Sunday, December 3, 2017

FULL EPISODE SEASON ONE DAVID n GOLIATH

ADVENT 2017 - A SEASON OF HOPE ...

...AND THE ANTICIPATION OF CHRIST

The First Advent Sunday Divine Preparations


Advent is the period of four Sundays and weeks before Christmas (or sometimes from the 1st December to Christmas Day!). Advent means 'Coming' in Latin. This is the coming of Jesus into the world. Christians use the four Sundays and weeks of Advent to prepare and remember the real meaning of Christmas.


The wreath. The wreath's symbolism of the advent (coming) of Light into the world is clear. The continuing lighting of the four candles, one on each Sunday of the Advent season, combined with the liturgical colors of the candles (purple is the penitential color used during Advent and Lent; rose is a liturgical color used only on Gaudete Sunday in Advent and Laetare Sunday in Lent) help to symbolize not only our expectation and hope in Our Savior's first coming into the world, but also in his Second Coming as Judge at the end of the world.

 The wreath itself is also symbolic. The circle of evergreen in which the candles are placed represents everlasting life. The seedpods, nuts and cones used to decorate the wreath are symbolic of resurrection, and fruits represent the nourishing fruitfulness of the Christian life.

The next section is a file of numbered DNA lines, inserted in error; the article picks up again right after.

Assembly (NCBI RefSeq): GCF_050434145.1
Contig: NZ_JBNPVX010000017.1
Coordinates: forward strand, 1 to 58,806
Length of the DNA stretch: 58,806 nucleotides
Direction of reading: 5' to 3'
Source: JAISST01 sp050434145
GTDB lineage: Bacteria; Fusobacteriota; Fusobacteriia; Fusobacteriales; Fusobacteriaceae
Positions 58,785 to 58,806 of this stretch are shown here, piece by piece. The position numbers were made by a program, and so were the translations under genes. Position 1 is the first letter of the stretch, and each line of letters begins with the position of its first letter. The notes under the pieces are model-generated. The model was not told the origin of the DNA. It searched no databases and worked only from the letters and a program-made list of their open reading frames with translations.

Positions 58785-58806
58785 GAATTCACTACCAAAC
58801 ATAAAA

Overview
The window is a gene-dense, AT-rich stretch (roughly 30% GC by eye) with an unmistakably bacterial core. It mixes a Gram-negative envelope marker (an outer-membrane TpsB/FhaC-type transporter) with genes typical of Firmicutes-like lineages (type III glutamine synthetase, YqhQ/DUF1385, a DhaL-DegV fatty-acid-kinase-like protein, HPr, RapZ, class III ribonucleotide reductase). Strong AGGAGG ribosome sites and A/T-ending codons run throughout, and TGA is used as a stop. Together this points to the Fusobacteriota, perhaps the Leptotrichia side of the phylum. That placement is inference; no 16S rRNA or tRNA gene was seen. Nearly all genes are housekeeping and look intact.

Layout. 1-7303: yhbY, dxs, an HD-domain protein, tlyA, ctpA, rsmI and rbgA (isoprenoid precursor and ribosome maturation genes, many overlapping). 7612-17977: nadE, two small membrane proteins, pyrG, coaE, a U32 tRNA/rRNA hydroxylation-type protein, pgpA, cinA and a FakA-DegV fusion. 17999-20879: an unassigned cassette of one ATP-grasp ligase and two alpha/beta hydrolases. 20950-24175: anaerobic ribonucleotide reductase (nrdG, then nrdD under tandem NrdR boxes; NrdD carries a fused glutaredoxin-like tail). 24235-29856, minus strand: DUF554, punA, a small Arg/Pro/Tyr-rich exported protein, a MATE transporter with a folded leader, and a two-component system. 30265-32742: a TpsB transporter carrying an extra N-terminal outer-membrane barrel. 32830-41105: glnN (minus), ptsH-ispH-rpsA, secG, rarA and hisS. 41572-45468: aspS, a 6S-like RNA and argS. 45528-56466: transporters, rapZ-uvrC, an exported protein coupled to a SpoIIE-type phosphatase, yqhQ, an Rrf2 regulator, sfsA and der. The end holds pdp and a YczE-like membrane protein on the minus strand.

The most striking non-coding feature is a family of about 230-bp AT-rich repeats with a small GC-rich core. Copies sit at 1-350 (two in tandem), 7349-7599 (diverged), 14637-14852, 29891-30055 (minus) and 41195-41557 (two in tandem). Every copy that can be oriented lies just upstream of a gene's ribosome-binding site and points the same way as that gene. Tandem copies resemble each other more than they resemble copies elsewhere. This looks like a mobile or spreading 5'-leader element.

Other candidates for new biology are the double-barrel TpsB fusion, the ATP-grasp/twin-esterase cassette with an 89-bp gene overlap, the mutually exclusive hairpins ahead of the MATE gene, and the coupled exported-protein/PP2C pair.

Gathering materials for the wreath-perhaps on an outing in the park or woods, or even in the backyard- and assembling it at home can be an interesting family project in which even the youngest children can participate.

On the first day of Advent, we can sprinkle the wreath with holy water and bless it before the first purple candle is lit. The appropriate Advent collect can be said as the candle[s] are lit each day of the week, followed by the blessing before meals, if you use the wreath at mealtime. The second Sunday two purple candles are lit; the third Sunday, two purple and one rose; and all candles are lit on the fourth Sunday.

On Christmas Day, all the greens and decorations are replaced with fresh ones, and four new white candles, symbolizing Christ, replace the colored ones and are burned throughout the Christmas season. The Advent season is a good time to pray the Angelus for family meals.


Blessing for the Advent Wreath

O God, by whose word all things are sanctified, pour forth thy blessing upon this wreath and grant that we who use it may prepare our hearts for the Coming of Christ, and may receive from thee abundant graces. Through Christ Our Lord. Amen.

Blessing of Advent Wreaths

Prayer. Blessed are you, O Lord our God, king of the universe. You sent your Son to be the Light of the world and to spread his light of love to all. Bless us and accept these wreaths of light made from our hands. May their ever-increasing brightness be a sign to us of the approaching nearness of your Son, that we might prepare in joy for his humble birth in a manger and be ready to receive him at his coming again in glory; through the same Jesus Christ our Lord, who lives and reigns with you and the Holy Spirit, one God, now and forever.

In Christ,
Janet Irene Thomas
Playwright/Director/Screen Writer
Producer/Gospel Lyricist/Author
Founder/CEO
Bible Stories Theatre of
Fine & Performing Arts